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Author Topic: D810 + fast primes handheld  (Read 26107 times)

Some Guy

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Re: D810 + fast primes handheld
« Reply #20 on: August 16, 2014, 12:27:12 pm »

It's fine in LV modes, I think, but my understanding is that LV uses a contrast detect autofocus system and the viewfinder uses a phase detect autofocus system. I'm mostly interested in getting this lens fixed for viewfinder use.

In manual focus mode, I'm still using the phase detect system for the focus lock dot, so it makes sense that it would be off there too.

Not exactly.  Set the camera body to Manual and the lens both.  Ignore the AF totally.  Get into Live View and zoom in with the + button and focus manually and fire the camera while on a tripod.  Ignore the AF dot.  All you are doing is setting up to check if the lens is good or not.

If the Manual Live View focus works and is sharp (Passes in the above.), then you can get back into the AF and "try" and tune it.  If you can't, then maybe time for service.

If you have that Reikan FoCal software it will check your focus for one set distance range per test, but it isn't infallible for varying distances.  That is what only Nikon can fix (or Sigma with their tuning dock which Nikon needs to do, imho.).  Plus, it isn't often repeatable as the lens may turn a bit shot-to-shot too (Some hysteresis thing where they may have some +/- 500 count out of maybe 6,000 pulses in the lens rotation stepper. If they set it tight, it will be slow to focus and hunt; if loose, it is faster to focus although misses AF a bit more too.  It's a trade-off.).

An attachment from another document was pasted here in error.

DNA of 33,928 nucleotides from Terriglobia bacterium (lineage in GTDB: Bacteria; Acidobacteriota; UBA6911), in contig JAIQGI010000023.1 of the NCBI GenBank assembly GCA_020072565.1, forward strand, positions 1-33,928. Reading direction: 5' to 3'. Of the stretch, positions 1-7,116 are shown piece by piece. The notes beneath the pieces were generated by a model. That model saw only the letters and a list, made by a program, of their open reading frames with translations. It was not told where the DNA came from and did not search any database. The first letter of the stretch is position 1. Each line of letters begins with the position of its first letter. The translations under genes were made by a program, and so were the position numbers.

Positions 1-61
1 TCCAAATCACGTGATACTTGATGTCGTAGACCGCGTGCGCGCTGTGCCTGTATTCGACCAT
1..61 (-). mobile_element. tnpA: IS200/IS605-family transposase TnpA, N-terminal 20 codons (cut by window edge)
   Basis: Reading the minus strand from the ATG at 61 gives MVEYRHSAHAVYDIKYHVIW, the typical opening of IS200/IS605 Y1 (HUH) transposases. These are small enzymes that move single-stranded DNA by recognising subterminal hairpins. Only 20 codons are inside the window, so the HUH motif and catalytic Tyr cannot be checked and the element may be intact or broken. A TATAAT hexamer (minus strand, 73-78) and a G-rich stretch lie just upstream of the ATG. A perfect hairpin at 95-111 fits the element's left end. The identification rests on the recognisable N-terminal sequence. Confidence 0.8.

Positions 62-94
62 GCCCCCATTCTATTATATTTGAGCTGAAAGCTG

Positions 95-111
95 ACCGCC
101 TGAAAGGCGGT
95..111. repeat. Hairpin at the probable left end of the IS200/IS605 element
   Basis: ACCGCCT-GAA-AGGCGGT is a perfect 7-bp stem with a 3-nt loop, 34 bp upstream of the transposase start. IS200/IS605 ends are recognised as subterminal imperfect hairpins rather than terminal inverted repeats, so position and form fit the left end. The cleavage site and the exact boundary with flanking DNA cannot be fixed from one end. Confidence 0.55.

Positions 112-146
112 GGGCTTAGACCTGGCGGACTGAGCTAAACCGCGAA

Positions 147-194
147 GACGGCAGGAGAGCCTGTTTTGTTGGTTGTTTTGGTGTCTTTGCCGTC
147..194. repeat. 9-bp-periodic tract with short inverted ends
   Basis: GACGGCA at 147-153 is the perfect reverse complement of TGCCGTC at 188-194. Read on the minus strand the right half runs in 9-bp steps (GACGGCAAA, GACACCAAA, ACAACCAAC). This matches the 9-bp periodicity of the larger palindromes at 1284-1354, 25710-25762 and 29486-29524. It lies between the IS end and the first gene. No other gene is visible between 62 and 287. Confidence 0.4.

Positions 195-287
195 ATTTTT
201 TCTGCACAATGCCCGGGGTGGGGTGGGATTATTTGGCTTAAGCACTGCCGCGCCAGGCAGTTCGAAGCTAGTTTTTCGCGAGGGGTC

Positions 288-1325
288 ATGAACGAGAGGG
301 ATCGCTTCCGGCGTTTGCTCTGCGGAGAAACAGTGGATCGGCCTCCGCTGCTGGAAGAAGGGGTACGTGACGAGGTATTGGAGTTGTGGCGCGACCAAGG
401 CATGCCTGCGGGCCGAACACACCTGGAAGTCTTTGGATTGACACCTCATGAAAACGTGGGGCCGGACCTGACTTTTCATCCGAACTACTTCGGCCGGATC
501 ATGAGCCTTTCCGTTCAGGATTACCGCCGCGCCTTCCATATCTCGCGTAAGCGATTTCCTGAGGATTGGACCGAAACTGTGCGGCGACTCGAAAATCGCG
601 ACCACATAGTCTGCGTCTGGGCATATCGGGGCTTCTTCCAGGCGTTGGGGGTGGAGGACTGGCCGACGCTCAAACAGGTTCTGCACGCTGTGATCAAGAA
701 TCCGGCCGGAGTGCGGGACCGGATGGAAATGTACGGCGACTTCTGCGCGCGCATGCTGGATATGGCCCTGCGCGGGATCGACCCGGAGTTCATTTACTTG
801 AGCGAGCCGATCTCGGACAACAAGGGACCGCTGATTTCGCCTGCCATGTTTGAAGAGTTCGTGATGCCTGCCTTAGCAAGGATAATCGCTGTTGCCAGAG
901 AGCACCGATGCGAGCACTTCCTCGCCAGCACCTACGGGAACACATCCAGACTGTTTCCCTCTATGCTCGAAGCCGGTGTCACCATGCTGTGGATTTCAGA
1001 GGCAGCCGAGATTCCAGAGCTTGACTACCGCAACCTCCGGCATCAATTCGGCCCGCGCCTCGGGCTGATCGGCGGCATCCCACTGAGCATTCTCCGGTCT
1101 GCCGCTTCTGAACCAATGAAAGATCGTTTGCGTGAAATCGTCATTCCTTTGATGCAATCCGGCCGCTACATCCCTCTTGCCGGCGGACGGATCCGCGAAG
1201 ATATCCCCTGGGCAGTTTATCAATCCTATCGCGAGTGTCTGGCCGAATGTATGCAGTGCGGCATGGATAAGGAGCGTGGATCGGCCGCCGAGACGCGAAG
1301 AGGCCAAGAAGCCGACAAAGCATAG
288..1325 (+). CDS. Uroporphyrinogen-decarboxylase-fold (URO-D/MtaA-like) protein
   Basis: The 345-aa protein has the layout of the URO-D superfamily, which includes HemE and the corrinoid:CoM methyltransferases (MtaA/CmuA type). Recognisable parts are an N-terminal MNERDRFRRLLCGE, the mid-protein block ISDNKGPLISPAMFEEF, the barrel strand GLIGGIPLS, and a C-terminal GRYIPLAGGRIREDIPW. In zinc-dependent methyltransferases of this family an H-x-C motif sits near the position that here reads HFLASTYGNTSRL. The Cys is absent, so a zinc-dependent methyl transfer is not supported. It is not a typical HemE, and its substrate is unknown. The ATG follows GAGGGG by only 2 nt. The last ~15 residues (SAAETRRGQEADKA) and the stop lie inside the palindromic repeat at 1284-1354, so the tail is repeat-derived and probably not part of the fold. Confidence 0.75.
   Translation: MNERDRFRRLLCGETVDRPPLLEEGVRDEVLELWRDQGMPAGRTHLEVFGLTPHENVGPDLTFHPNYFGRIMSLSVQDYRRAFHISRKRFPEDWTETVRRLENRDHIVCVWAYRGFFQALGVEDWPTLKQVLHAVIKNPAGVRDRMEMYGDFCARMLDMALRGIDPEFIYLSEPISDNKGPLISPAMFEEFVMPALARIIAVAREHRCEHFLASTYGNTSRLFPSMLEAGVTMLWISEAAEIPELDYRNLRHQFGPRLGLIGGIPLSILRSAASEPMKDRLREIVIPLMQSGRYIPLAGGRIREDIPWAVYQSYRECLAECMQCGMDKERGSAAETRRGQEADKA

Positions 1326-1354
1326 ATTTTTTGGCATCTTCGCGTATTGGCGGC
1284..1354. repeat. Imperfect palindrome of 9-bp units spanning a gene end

I have the Nikon 105mm Macro G and it drifts shot-to-shot and spins a little each time.  FoCal software has a hard time zeroing in on a final tuning number as the lens drifts a bit and you can see it on the final report on all the test shots it takes at a set AF tuning number trying to come up with one valid number.  Even on firing a battery of shots in rapid fire, one will be sharper out of 10 even at the same fixed object.  Maddening really, but this stuff isn't plu-perfect either and can have a lot of slop that "Meets factory tolerance levels."

I have a D800E and was worried about the moire stuff initially.  I don't get it often, nor do I read much of it after Nikon presented it as a "Possible problem vs. the D800."  When I do, it's cause for celebration in that I know the AF locked on the proper point and everything was sharp.  However, it is very rare I get it even if I try.

SG
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trevarthan

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Re: D810 + fast primes handheld
« Reply #21 on: August 16, 2014, 12:30:04 pm »

Not exactly.  Set the camera body to Manual and the lens both.  Ignore the AF totally.  Get into Live View and zoom in with the + button and focus manually and fire the camera while on a tripod.  Ignore the AF dot.  All you are doing is setting up to check if the lens is good or not.

If the Manual Live View focus works and is sharp (Passes in the above.), then you can get back into the AF and "try" and tune it.  If you can't, then maybe time for service.

That was actually the first thing I did. It's sharp manually focused. I'm not convinced that means the lens is good though. I think that just means the optics are fine. I could be wrong. I don't know how extensive the electronics are on these things.
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trevarthan

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Re: D810 + fast primes handheld
« Reply #22 on: August 16, 2014, 01:02:14 pm »

Alright, I redid my tests with the 85mm f1.4g and the d810 in slightly more controlled conditions and with more variation. These are the results:

With the target 6' away, af tune +6 is perfect for f1.4 and f2.8. This also holds for the target 4' away.

With the target 16' away, af tune is +10 at f1.4 and f2.8 is fine there too.

So, I'm not really seeing focus shift for apertures, but distance. Is that still called focus shift?